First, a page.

I left work early the other day to see my doctor about a persistent cough. I anticipated that she would give me a prescription for an antibiotic. Instead she prescribed a mammogram and ultrasound. In the process of examining me, my doctor found a lump in my breast.
A couple of days later I dragged a miserable toddler with me to a radiology clinic for the two tests I needed. He had been sent home sick from daycare just hours before my scheduled appointment. Unable to find anyone to help me, I prayed the clinic would not force me to reschedule and took my chances. A compassionate nurse babysat while a technician in a cold room contorted my breast.
With work, kids, and normal daily chaos, it was hard to find a moment to even consider the implications of all of this. I couldn’t sleep. I was pissed. I was scared. And all of those feelings didn’t change the fact that I still needed to finish preparing my lesson for religious school, where I teach. Because even with the possibility of cancer looming, I have responsibilities and others who depend on me.
That week, my second graders and I were studying the weekly torah portion, Lekh-L’kha. We discussed Abram’s faith and how he did as God instructed and set out from his father’s house to a foreign land. We practiced saying the Shehechiyanu, the blessing we say on special occasions, and I illustrated examples of circumstances in our lives when we might recite this beautiful prayer—like when tasting a fruit for the first time this season, riding a bike without training wheels, when we finally learn how to tie our own shoes.
Or when we find the first lump in our breast.
Tried as I might to focus on the lesson, I just couldn’t. I don’t know if I can handle another battle. I have enough problems with my home in foreclosure, a son who is exhibiting behavior issues in daycare, and an ex-husband who refuses to accept that our marriage is over.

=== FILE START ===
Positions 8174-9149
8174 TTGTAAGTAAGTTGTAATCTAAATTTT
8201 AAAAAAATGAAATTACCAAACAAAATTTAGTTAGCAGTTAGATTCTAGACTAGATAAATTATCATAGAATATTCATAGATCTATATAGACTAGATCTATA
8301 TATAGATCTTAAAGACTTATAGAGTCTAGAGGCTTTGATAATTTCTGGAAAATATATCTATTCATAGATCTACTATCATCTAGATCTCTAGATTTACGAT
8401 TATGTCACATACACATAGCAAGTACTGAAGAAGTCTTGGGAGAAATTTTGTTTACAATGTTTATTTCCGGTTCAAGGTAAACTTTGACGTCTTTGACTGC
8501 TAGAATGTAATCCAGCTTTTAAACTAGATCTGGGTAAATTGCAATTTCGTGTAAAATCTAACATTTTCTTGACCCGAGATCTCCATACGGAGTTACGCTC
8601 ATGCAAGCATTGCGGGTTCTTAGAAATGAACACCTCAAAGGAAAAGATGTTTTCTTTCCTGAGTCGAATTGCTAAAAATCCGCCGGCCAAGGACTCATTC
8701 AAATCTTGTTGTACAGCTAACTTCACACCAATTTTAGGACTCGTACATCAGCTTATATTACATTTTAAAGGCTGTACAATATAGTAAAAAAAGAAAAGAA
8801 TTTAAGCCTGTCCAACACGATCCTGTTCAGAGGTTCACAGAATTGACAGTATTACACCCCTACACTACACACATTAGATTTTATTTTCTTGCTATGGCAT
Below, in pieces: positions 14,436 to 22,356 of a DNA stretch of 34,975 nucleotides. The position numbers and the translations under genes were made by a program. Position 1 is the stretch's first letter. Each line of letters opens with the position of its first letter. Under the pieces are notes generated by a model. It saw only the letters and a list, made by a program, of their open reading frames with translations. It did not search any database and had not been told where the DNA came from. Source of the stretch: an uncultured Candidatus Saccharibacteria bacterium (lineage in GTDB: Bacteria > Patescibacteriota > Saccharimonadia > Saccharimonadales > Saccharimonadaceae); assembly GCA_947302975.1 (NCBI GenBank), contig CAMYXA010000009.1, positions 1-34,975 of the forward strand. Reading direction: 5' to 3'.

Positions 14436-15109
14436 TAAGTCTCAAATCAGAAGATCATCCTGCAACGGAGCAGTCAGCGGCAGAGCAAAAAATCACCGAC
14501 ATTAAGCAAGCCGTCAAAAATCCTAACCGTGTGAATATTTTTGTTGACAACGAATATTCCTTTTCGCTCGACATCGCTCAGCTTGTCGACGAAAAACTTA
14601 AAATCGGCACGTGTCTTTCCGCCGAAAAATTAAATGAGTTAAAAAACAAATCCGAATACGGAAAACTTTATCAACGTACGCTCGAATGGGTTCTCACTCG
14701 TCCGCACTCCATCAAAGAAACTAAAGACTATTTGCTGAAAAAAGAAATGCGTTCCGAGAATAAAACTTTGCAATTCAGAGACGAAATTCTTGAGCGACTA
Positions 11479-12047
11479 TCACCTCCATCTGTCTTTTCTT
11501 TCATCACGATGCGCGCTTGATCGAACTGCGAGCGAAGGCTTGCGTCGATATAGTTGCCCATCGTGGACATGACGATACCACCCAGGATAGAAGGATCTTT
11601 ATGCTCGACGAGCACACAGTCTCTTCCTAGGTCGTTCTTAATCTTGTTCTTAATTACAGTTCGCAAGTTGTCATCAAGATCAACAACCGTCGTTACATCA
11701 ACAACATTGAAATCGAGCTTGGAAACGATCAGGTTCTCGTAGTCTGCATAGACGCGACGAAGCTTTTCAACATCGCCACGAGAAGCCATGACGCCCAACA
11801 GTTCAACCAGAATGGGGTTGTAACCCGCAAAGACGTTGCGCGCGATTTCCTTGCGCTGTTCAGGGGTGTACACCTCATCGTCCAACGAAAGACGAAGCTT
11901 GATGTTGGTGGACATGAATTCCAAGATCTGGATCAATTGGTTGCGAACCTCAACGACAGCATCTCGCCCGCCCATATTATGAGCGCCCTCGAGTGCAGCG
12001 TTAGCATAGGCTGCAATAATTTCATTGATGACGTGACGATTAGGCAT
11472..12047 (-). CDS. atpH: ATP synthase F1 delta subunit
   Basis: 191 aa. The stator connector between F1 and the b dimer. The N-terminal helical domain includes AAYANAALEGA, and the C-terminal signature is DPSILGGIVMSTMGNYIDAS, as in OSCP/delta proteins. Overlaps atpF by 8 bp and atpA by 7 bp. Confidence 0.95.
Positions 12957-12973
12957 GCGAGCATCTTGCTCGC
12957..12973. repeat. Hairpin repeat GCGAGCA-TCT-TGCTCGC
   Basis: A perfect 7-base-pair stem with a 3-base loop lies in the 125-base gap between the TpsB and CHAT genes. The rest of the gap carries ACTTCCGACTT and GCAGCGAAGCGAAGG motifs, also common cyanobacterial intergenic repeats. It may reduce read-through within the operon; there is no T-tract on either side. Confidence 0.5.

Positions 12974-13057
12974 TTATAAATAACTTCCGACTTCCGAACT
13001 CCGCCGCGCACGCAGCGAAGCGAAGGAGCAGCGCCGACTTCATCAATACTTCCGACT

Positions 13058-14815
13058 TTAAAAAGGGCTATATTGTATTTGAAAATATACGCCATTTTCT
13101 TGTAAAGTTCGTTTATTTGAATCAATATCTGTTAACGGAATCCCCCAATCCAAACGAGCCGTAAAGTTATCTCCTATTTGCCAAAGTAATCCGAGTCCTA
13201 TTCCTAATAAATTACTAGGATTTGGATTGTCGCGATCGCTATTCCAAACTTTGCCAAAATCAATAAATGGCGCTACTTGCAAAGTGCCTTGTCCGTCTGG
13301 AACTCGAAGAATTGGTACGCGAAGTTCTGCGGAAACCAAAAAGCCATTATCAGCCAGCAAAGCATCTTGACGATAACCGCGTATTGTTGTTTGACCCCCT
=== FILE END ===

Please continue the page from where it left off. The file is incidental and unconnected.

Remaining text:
I know many women out there are facing the same news as I am today, and I am hardly unique. I am optimistic that a biopsy will determine that I am fine, but scheduling an appointment and finding a breast surgeon is proving a challenge in and of itself. It will be at least another week before I know anything.
So what do I do until then? Maybe I am supposed to be like Abram and trust that God will see me through this challenge, or perhaps I should just laugh like Sarah did when she learned of her pregnancy late in life.
When will I catch a break? What is the message I am supposed to be receiving? Why am I being punished further? And ultimately, did I bring this upon myself?
I have a rabbi friend who insists that we shouldn’t look to God for what happens to us in this life. Instead, we should look for God within ourselves and use that source of power and strength to help others. So what can I do? I write. I write because it is my therapy and the only way I can make sense out of what I don’t understand. But I also write so that hopefully I can reach others who might be struggling as I am. Maybe I can bring comfort to them, and along the way, to myself as well.
And of course, I will say Shehechiyanu because I need to believe in a God who hears prayers.
Thank you God for granting me life, sustaining me, and enabling me to reach this occasion.
At least my cough is clearing up.